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  1. Umm El Qa'ab. /  26.1750°N 31.9083°E  / 26.1750; 31.9083. /  26.1750°N 31.9083°E  / 26.1750; 31.9083. Umm El Qaʻāb (sometimes romanised Umm El Gaʻab, Arabic: أم القعاب ‎) is a necropolis of the Early Dynastic Period kings at Abydos, Egypt. Its modern name means "Mother of Pots" as the whole area is littered with the ...

  2. Umm El Qaʻāb (sometimes romanised Umm El Gaʻab, Arabic: أم القعاب‎) is a necropolis of the Early Dynastic Period kings at Abydos, Egypt. Its modern name means "Mother of Pots" as the whole area is littered with the broken pot shards of offerings made in earlier times. The cultic ancient name of the area was (w-)pkr or (rꜣ-)pkr "District of the pkr[-tree]" (an unidentified ...

    • Fahd_Abydos
    • The Possibility of Medical Practice
    • Tombs

    abydos —Preceding unsigned comment added by 168.187.135.153 (talk) 17:55, 11 February 2009 (UTC) فهد عبد النعيم ابراهيم من قرية ابيدوس العرابة المدفونة هزة موقع ابيدوس بلد الحضارة —Preceding unsigned comment added by 89.203.15.231 (talk) 23:33, 18 May 2009 (UTC) فهد عبد النعيم ابراهيم من قرية ابيدوس العرابة المدفونة هزة موقع ابيدوس بلد الحضارة —Preceding unsigned comment added by 89.203.15.231 (talk) 23:33, 18 May 2009 (UTC)

    A highly controversial, and widely disputed, conclusion is that the burials were evidence of early medical practice of anatomy as attested by Manetho in Aegyptiaca. For example, if a subject accepted for medical assistance did not recover, the subject might be used in the continued study of anatomy, as evidenced by the burials of 338 individuals of various ages. This alternative conclusion, though less provocative than the theory of human sacrifice, does explain the increasing popularity of this dynasty of physician-kings among their subjects, particularly the nobility, as evidenced by the increasingly grand scale of the funerary monuments. For the subjects admitted, if one could not be healed, then one might hope at least to be buried next to the king. Based on these early references to the study of anatomy, it can therefore be argued that the early medical studies of these physician-kings, formed the basis for the traditional medicine practiced by Imhotepdecades later. Additionall...

    Are the tombs spread out or are they positioned like in the tomb map? From what I can tell through satellite maps, is that they aren't positioned exactly like in the map drawings. There is no mention of this, and it's a bit misleading. JanderVK (talk) 15:50, 10 April 2015 (UTC)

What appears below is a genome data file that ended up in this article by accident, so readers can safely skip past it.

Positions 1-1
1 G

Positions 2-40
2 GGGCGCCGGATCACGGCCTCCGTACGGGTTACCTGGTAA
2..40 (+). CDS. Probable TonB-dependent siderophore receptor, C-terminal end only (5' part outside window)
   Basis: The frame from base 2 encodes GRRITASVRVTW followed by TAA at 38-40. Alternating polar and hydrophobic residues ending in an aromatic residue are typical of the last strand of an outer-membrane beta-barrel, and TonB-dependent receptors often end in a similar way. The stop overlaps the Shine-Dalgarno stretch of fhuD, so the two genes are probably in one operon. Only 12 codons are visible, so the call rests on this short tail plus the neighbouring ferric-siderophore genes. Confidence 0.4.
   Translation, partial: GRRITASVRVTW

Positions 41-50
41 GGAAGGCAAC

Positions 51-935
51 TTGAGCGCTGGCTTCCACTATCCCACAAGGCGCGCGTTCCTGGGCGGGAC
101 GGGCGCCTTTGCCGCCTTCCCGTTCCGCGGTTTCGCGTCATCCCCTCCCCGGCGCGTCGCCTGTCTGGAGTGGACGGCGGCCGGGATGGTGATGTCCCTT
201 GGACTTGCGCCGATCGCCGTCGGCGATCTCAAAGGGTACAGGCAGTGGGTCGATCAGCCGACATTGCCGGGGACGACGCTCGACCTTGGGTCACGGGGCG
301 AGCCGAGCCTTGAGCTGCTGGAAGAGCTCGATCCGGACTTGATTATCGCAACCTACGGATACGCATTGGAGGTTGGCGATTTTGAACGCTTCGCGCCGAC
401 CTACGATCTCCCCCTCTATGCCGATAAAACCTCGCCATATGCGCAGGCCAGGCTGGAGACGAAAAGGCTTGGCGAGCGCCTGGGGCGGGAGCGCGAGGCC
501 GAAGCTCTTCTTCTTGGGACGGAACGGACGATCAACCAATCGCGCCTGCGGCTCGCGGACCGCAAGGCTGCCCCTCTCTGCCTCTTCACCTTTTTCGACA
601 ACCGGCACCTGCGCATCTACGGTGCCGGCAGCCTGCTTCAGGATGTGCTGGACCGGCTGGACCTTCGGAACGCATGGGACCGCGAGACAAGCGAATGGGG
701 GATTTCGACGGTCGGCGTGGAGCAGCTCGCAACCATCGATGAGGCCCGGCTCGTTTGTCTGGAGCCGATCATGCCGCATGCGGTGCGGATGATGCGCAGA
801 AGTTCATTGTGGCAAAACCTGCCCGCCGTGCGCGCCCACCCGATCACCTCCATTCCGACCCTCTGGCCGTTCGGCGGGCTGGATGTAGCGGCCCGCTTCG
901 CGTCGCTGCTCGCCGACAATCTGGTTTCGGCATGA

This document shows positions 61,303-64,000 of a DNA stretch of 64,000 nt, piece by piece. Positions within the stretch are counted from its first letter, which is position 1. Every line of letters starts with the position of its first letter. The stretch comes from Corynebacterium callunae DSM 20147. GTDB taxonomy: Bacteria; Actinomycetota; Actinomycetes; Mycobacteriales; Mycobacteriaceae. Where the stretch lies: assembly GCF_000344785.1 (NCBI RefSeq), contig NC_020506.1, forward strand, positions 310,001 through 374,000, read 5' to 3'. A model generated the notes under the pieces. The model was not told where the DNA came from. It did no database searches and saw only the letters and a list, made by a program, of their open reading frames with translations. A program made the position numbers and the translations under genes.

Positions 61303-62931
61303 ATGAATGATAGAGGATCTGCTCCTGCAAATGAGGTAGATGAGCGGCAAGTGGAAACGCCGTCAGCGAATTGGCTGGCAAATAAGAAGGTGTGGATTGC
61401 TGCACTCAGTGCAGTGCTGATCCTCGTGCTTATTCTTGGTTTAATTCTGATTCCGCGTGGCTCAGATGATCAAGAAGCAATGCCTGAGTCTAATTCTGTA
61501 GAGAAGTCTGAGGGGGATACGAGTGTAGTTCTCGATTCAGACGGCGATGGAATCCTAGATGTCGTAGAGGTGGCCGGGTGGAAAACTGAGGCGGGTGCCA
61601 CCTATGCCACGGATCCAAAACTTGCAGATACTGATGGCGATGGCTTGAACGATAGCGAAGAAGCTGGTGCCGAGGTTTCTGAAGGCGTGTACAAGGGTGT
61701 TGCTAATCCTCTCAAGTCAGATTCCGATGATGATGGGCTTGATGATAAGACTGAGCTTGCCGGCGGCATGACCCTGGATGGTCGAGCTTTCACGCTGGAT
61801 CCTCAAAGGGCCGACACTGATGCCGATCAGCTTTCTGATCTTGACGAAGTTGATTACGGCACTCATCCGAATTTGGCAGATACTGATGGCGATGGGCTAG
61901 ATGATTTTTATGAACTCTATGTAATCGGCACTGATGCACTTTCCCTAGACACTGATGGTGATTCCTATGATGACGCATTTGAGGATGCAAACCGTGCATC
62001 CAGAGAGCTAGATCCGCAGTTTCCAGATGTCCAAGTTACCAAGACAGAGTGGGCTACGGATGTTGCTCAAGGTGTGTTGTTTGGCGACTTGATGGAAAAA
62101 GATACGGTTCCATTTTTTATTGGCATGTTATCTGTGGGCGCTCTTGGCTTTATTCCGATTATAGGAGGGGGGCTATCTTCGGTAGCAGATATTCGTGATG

3. Umm el-Qa'ab, "La madre dei vasi" (in arabo: أم القعاب ‎, Umm al-qaʿāb) è il nome moderno di una necropoli egizia. Il nome è legato alla grande quantità di frammenti di ceramica scoperti nella zona. L'antichissima necropoli si chiamava "Peqer" in geroglifico : /  26.175°N 31.908056°E 26.175; 31.908056.

    • Émile Amélineau
    • necropoli
    • 1895
    • Antico Egitto
  4. en.wikipedia.org › wiki › Qa&Qa'a - Wikipedia

    Tomb Q, Umm el-Qa'ab. Qa'a (also Qáa or Ka'a) (literal meaning: "his arm is raised") was the last king of the First Dynasty of Egypt. He reigned for 33 years at the end of the 30th century BC .

  5. Umm El Qa'āb (terkadang Umm El Ga ab, أم القعاب) merupakan sebuah Nekropolis dari para raja Dinasti Awal di Abydos, Mesir. Nama modernnya berarti 'Ibu Pot', karena seluruh area dipenuhi dengan pecahan-pecahan pot yang dipersembahkan pada masa-masa sebelumnya.

    • Localisation
    • Archéologie
    • Patrimoine

    Elle est située à environ 1,5 km d'Abydos, dans le désert. Les archéologues divisent le site en deux parties : le cimetière B et le cimetière U. En bordure du village moderne, on trouve les « enclos royaux » des premières dynasties, le plus connu est celui de Shunet ez Zebib. La zone a été un lieu de vénération et de culte pour les anciens Égyptiens. Même bien après que le dernier roi y fut enterré, la nécropole fut un lieu de pèlerinage, surtout au Nouvel Empire. Elle a été également beaucoup visitée à la Basse époque. Elle comprenait également un cimetière privé qui demeura en activité jusqu'à la période romaine.

    Le site est fouillé par Émile Amélineau à partir de 1894 puis par William Matthew Flinders Petrie de 1899 à 1901, enfin depuis 1977 par l'Institut archéologique allemand du Caire dirigé par Werner Kaiser et par Günter Dreyer.

    Cimetière U : Cette zone contient les tombes des « rois » de la période prédynastique. Cimetière B : Cette zone regroupe les tombeaux des rois de la Ire dynastie et des deux derniers rois de la IIe dynastie :

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